In each case the Authority has relied on a regulation that provides:
If the participation of any employee in any phase of any proceeding before the Authority, including the investigation of unfair labor practice charges and representation petitions and the participation in hearings and representation elections, is deemed necessary by the Authority, the General Counsel, any Administrative Law Judge, Regional Director, Hearing Officer, or other agent of the Authority designated by the Authority, such employee shall be granted official time for such participation, including necessary travel time, as occurs during the employee's regular work hours and when the employee would otherwise be in a work or paid leave status. In addition, necessary transportation and per diem expenses shall be paid by the employing activity or agency.
5 C.F.R. Sec. 2429.13 (1988) (emphasis added). Only the italicized portion of the rule is in dispute. The regulation was promulgated pursuant to 5 U.S.C. § 7131(c) of the Federal Labor-Management Relations statute ("statute"), which states that:
the Authority shall determine whether any employee participating for, or on behalf of, a labor organization in any phase of the proceedings before the Authority shall be authorized official time for such purpose during the time the employee otherwise would be in a duty status.
The Air Force now petitions for review of the FLRA decisions, arguing that the regulation in question exceeds the Authority's power under section 7131(c).
In BATF, the Supreme Court held that Congress did not intend the Authority to provide travel and per diem expenses for employee negotiators, and that the Authority's decisions requiring such a result constituted an "unauthorized assumption by [the] agency of [a] major policy decisio [n] properly made by Congress," 464 U.S. at 108, 104 S. Ct. at 449 (quoting American Ship Building Co. v. NLRB, 380 U.S. 300, 318, 85 S. Ct. 955, 967, 13 L. Ed. 2d 855 (1965)). At issue was section 7131(a) of the statute, which provides that:
Any employee representing an exclusive representative in the negotiation of a collective bargaining agreement under this chapter shall be authorized official time for such purposes, including attendance at impasse proceeding, during the time the employee otherwise would be in a duty status. The number of employees for whom official time is authorized under this section shall not exceed the number of individuals designated as representing the agency for such purposes.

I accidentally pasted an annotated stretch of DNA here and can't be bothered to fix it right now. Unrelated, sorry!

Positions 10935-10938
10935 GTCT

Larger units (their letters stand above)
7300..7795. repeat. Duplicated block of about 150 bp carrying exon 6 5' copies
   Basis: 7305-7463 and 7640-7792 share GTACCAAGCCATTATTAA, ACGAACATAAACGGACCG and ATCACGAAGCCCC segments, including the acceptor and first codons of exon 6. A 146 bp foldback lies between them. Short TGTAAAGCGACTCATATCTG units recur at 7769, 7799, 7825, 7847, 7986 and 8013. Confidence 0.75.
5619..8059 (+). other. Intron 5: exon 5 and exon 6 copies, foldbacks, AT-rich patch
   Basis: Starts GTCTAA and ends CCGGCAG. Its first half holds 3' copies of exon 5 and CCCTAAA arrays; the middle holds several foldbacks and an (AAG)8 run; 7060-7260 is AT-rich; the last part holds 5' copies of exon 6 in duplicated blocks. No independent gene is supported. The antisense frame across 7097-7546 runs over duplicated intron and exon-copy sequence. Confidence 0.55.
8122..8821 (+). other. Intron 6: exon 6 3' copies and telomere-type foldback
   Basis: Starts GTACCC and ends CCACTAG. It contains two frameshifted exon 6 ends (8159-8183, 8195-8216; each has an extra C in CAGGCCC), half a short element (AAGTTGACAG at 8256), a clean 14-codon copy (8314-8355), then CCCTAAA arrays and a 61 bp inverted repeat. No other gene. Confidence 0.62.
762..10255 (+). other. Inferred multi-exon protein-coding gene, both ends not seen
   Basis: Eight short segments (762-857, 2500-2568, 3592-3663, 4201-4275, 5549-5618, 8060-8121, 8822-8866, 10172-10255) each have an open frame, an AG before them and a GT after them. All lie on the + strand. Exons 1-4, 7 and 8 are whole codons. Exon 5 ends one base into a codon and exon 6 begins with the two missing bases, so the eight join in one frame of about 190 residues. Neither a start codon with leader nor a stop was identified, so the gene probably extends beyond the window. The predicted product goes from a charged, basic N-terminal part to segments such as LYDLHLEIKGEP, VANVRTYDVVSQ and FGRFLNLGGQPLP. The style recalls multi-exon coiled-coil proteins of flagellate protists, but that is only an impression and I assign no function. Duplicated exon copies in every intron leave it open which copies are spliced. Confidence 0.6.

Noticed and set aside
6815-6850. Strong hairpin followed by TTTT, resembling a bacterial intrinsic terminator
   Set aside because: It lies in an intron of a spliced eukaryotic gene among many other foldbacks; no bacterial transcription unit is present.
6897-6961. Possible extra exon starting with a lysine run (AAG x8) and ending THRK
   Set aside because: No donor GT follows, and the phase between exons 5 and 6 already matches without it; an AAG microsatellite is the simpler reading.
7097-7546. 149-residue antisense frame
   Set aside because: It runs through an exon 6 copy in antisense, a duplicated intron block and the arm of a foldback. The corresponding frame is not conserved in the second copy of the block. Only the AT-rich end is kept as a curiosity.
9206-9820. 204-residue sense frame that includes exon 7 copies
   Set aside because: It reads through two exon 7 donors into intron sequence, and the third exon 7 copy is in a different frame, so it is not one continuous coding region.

The FLRA argued in BATF that section 7131(a) should be construed in tandem with section 7131(c), which the Authority viewed as empowering it to order agencies to pay the travel expenses of their employees required to appear in FLRA proceedings. The Court, however, properly limited its ruling to the precise issue before it:
The fact that the Authority interpreted two similar provisions of the Act consistently does not, however, demonstrate that either interpretation is correct. We, of course, express no view as to whether different considerations uniquely applicable to proceedings before the Authority might justify the FLRA's interpretation of Sec. 7131(c).
464 U.S. at 100 n. 9, 104 S. Ct. at 445, n. 9. However wrong the Authority was found to be on the question presented in BATF, we think it was correct to construe the two sections in tandem. The language is sufficiently parallel to warrant a common application. We must therefore close the square left open by the Court, and find the language and rationale of BATF dispositive of the case sub judice.
Subsections 7131(a) and (c) are drafted similarly: both provide that employees performing certain specified functions "shall be authorized official time" when they "otherwise would be in a duty status." The BATF Court found that use of the phrase "official time" did not imply that an employee was entitled to travel reimbursement and a per diem, because Congress used other terms of art, such as "official capacity" or "duty status," to "indicate than an employee is 'on the job' and entitled to all the usual liabilities and privileges of employment," 464 U.S. at 105, 104 S. Ct. at 448. In contrast, the fact that section 7131 authorizes official time only when an employee "otherwise would be in a duty status" (emphasis added), suggests that neither an employee appearing before the FLRA nor a union negotiator engaged in collective bargaining should be considered to be "in a duty status." In short, subsections 7131(a) and (c) are limited to the circumstances in which an employee may be granted official time, and neither speaks to travel expenses or per diems. The Authority has provided no basis for differentiating between them on the basis of their legislative history. We thus confront at the outset "the well known maxim of statutory construction that, when the same terms are used in different sections of a statute, they receive the same meaning." Firestone v. Howerton, 671 F.2d 317, 320 n. 6 (9th Cir. 1982).